Elaine is wary about Dave’s emotional withdrawal, and wonders about his attachment to Scott, whom Dave believes to be a promising writer — despite his ignorance of such things as the meaning of the word schadenfreude, and his tendency to “punish his characters, especially the most vulnerable ones,” out of an excess of “young male rage.” Dave and Paul get into a tense arguments over Dave’s preoccupation with social themes in his writing, not to mention his decision not to buy shirts at Banana Republic out of a sense of moral outrage.

The dialogue often feels worked over, a trifle artificial, with the characters too glibly eloquent, as when Peter chastises Dave over his position on those shirts: “David, we’re small creatures in a vast, unfathomable world, a world that spins forward despite us, and whether or not we buy a shirt at Banana Republic is a superfluous dilemma. The shirt is made! What we don’t have control over: That is history. What we do have control over: That is pleasure.” There is also, frankly, rather too much of it.

In contrast to the dialogue, the subtext of the play, its characters, themes and their interrelationships are underdeveloped. As the discussions range more and more widely over a variety of thorny personal, social and philosophical issues — “Do I have a future?” and “What is the use of an inner life?” are two of many ineffable questions asked — the play’s lack of a defining focus weighs it down. Shinn’s attempts to work up some actual dramatic fireworks, as when Scott begins exhibiting an excess of that “young male rage” toward Dave, feel contrived and insubstantial.

There are plenty of witty and well-phrased observations, as when Elaine laments the dilemma of being a middle-age actress in a youth-obsessed business — “The more I know, the less I matter” — and, under Michael Wilson’s low-key direction, the cast does its best to put some flesh on the writing. Noth, in the audience-friendly role of the cynical rake proselytizing for pleasure, specifically the pleasure of Scotch, gives an endearing, minor-key star turn. Skybell brings a soft-edged earnestness to Dave, while Jefferies makes a quietly dignified Elaine. The likable McGrath, unfortunately, cannot quite overcome his character’s essential opacity.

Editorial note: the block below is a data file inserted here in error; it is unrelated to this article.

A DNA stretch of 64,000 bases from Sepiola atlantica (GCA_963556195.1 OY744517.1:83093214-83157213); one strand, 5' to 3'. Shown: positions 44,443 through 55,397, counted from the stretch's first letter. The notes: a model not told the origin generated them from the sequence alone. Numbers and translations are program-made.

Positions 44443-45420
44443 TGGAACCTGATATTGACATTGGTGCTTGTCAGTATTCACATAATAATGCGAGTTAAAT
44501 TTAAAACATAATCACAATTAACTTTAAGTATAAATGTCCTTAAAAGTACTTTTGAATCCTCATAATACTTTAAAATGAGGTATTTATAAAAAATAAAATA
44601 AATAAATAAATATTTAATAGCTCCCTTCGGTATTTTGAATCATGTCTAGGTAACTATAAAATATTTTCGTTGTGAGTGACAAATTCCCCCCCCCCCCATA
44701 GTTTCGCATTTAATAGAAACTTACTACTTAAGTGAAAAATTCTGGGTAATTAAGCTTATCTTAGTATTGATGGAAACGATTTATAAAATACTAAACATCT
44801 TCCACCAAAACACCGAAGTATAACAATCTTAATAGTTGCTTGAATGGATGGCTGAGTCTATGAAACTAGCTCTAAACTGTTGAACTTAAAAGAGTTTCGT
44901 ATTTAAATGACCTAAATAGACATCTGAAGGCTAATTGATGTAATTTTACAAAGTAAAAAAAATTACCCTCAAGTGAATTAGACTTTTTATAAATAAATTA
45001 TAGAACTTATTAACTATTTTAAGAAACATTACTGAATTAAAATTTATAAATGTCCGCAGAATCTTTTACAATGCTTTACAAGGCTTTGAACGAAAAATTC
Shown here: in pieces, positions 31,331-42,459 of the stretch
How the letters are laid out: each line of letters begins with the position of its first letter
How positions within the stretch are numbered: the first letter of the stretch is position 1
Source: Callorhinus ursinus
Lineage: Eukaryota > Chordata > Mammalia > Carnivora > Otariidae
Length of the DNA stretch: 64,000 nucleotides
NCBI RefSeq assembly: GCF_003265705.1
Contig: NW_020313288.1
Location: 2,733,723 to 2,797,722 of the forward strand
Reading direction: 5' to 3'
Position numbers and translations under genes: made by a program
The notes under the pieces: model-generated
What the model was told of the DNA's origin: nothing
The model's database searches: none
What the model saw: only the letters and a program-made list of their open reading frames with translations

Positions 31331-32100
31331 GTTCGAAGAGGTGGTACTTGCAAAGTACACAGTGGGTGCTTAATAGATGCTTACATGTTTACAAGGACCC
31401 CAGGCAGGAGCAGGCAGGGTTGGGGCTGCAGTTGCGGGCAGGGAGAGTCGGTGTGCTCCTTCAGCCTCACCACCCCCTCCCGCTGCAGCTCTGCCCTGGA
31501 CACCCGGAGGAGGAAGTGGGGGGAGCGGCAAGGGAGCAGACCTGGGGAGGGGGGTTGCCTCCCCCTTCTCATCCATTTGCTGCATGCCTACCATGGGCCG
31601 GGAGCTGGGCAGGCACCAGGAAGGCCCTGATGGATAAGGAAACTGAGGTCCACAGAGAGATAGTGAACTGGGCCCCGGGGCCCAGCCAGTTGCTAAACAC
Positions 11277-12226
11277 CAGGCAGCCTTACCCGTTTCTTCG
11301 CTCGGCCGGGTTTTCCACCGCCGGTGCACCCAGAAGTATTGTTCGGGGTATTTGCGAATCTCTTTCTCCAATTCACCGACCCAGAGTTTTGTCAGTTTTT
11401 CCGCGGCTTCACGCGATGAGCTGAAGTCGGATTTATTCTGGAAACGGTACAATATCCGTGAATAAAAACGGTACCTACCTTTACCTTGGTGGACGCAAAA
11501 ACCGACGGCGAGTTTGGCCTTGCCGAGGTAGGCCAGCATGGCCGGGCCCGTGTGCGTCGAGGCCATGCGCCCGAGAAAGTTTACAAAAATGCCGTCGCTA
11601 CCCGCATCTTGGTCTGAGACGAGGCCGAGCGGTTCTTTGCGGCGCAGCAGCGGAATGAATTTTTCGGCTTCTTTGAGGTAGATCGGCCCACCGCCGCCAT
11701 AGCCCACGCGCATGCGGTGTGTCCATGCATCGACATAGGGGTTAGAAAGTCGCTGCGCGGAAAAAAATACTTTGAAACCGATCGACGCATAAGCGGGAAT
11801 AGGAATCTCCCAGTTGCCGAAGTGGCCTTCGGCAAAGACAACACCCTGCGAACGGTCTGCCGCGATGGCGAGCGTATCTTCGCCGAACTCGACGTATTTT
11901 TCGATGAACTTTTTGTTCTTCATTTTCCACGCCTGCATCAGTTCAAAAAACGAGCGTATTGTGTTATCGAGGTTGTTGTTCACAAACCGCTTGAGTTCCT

“What Didn’t Happen,” which on some level concerns life’s turning points and how they can only be recognized in hindsight, marks Shinn’s first world premiere production at a major New York theater. But with luck it will prove to be merely a small speed bump in what might well be a significant theatrical career.

What Didn't Happen

Duke on 42nd Street; 199 seats; $50 top

Production: A Playwrights Horizons presentation of a play in two acts by Christopher Shinn. Directed by Michael Wilson.

Creative: Set, Jeff Cowie; costumes, David C. Woolard; lighting, Howell Binkley; music and sound, John Gromada; production stage manager, Susie Cordon. Artistic director, Tim Sanford. Opened Dec. 10, 2002. Reviewed Dec. 8. Running time: 2 HOURS, 15 MIN.